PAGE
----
New York Times Notable Children's Books of 2012
The Wall Street Journal Best Children's Books of 2012
"This highly unusual story about a highly unusual hero will also feel like your story. Few of us are imprisoned dwarfs, but all of us want to guide our own lives." -Jonathan Safran Foer, New York Times best-selling author of Extremely Loud and Incredibly Close
"Rich, absorbing storytelling-a terrific read in every way." -Nancy Werlin, National Book Award Finalist and author of Impossible
"Delightful characters, unique setting, and lovely prose. This is historical fiction at its best!" -Ruta Sepetys, New York Times best-selling author of Between Shades of Gray
Is it written in the stars from the moment we are born?
Or is it a bendable thing that we can shape with our own hands?
Jepp of Astraveld needs to know.
He left his countryside home on the empty promise of a stranger, only to become a captive in a luxurious prison: Coudenberg Palace, the royal court of the Spanish Infanta. Nobody warned Jepp that as a court dwarf, daily injustices would become his seemingly unshakable fate. If the humiliations were his alone, perhaps he could endure them; but it breaks Jepp's heart to see his friend Lia suffer.
After Jepp and Lia attempt a daring escape from the palace, Jepp is imprisoned again, alone in a cage. Now, spirited across Europe in a kidnapper's carriage, Jepp fears where his unfortunate stars may lead him. But he can't even begin to imagine the brilliant and eccentric new master-a man devoted to uncovering the secrets of the stars-who awaits him. Or the girl who will help him mend his heart and unearth the long-buried secrets of his past.
Masterfully written, grippingly paced, and inspired by real historical characters, Jepp, Who Defied the Stars is the tale of an extraordinary hero and his inspiring quest to become the master of his own destiny.
|Sold by:||DISNEY PUBLISHING WORLDWIDE -EBKS|
|File size:||3 MB|
|Age Range:||12 - 17 Years|
About the Author
Katherine Marsh is the Edgar Award-winning author of The Night Tourist and The Twilight Prisoner. She spent a decade as a journalist, including as a reporter for Rolling Stone and as managing editor of The New Republic. For her latest novel, Jepp, Who Defied the Stars, Katherine drew on her childhood fascination with the portraits of court dwarfs by Spanish painter Diego Velazquez. A New York native and a Yale graduate, she currently lives in Washington, DC, with her husband and two children.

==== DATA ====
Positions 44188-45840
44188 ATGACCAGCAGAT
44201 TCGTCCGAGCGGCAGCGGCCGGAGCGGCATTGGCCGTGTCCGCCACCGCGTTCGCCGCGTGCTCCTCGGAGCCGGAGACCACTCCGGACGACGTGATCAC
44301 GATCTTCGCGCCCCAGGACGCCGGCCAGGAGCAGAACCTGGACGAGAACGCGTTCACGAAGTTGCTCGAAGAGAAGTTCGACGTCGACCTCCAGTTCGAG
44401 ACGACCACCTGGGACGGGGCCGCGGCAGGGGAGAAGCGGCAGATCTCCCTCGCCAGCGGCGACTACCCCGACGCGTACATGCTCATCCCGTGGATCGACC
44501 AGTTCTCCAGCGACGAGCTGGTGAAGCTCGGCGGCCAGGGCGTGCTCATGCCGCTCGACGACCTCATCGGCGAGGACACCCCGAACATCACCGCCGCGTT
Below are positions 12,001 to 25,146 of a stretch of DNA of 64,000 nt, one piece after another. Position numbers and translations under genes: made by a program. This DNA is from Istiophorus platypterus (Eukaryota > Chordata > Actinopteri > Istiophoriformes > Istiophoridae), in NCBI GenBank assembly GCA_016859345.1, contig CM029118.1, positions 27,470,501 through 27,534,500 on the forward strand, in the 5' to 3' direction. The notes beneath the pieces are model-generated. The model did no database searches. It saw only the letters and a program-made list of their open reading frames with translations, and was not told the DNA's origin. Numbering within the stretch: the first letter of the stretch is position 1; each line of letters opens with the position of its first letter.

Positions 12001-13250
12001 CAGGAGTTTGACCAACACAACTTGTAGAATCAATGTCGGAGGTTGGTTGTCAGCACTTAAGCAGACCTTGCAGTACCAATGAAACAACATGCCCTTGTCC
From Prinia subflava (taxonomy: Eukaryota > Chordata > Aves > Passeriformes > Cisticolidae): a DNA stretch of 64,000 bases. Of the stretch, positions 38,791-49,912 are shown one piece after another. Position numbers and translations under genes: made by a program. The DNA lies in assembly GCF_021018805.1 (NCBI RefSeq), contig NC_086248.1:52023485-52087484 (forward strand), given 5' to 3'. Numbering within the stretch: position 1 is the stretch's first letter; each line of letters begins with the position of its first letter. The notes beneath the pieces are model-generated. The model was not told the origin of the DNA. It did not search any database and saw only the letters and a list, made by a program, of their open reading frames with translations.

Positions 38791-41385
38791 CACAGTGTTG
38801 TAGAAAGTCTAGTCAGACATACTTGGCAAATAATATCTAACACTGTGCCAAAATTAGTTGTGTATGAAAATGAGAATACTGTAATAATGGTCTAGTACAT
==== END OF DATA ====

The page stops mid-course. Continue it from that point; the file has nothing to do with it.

Read an Excerpt
Our coach proceeded along a cobblestone promenade to the side of the palace and then stopped. Don sprang out, as jaunty as a grasshopper, and lifted me down after him. My legs felt stiff and my nose cold, but it hardly mattered. In front of us was a small, arched door. I peered up at Don eagerly, awaiting his instruction. "Go ahead, Jepp," he said. "Open it."
For the first time in my life, I did not have to reach up for the handle. I pushed open the little door and stepped into a white marble hall illuminated by a pair of elegant brass candelabra. Don followed me inside, hunching beneath the doorframe, and when he straightened up, I noticed that the top of his head nearly brushed the ceiling. At the end of the hall was a staircase. Voices drifted down it.
Don gestured for me to follow him along the hall and up the stairs. It was the first time I had climbed so steep and winding a staircase. Halfway up, my head began to spin and I made the error of gazing back down. I ceased my climb and leaned against the wall, watching Don take the stairs ahead of me three and four at a time. It occurred to me that, like the little door and low-ceilinged hall, they too had been fashioned for a smaller-than-normal inhabitant. "Come along," said Don from the top of the staircase, mistaking my inexperience with heights for hesitation.
I steeled myself and continued to climb until I had reached his same eyrie platform. We passed through another small door and into a second hall. The voices were louder here. They beckoned from an illuminated chamber to our right. Don bent beneath the low doorframe to enter the chamber and I followed after.
I will never forget the sight that greeted me...
Most Helpful Customer Reviews
Probably one of the highlights of reading this book is that your main character is a dwarf, and the entire time I read this book, I had the voice of Tyrion Lannister running through my head. What a great way to read this book, but even without that it was a phenomenal story. Another fun fact about this book? It's written in blue ink which is so, so different and awesome. I really loved Jepp and his optimism towards everything and that he tried his hardest to protect Lia. I loved how the story was also told as Jepp looked back on his decisions. We saw both where he was and how he got there at the same time. When the story he was telling finally caught up with the timeline, you were feeling everything that Jepp was and you wanted nothing more than to ease the pain that he was feeling. Another great thing about this book is the setting. I loved that it was a historical fiction, but was centered around Jepp, instead of a figure that we know or being a paranormal sort of story. I loved the following Jepp's trail through Europe from Spain to his final destination. This book really came out of left field and wowed me. Not only that, but I think it is one of the most under appreciated books of 2012. I even wish that it hadn't taken that long for me to read because otherwise I would have spent all the time recommending it to people. It was refreshing and different and I loved every heartbreaking word. If this isn't on your To Be Read Shelf, maybe it should be.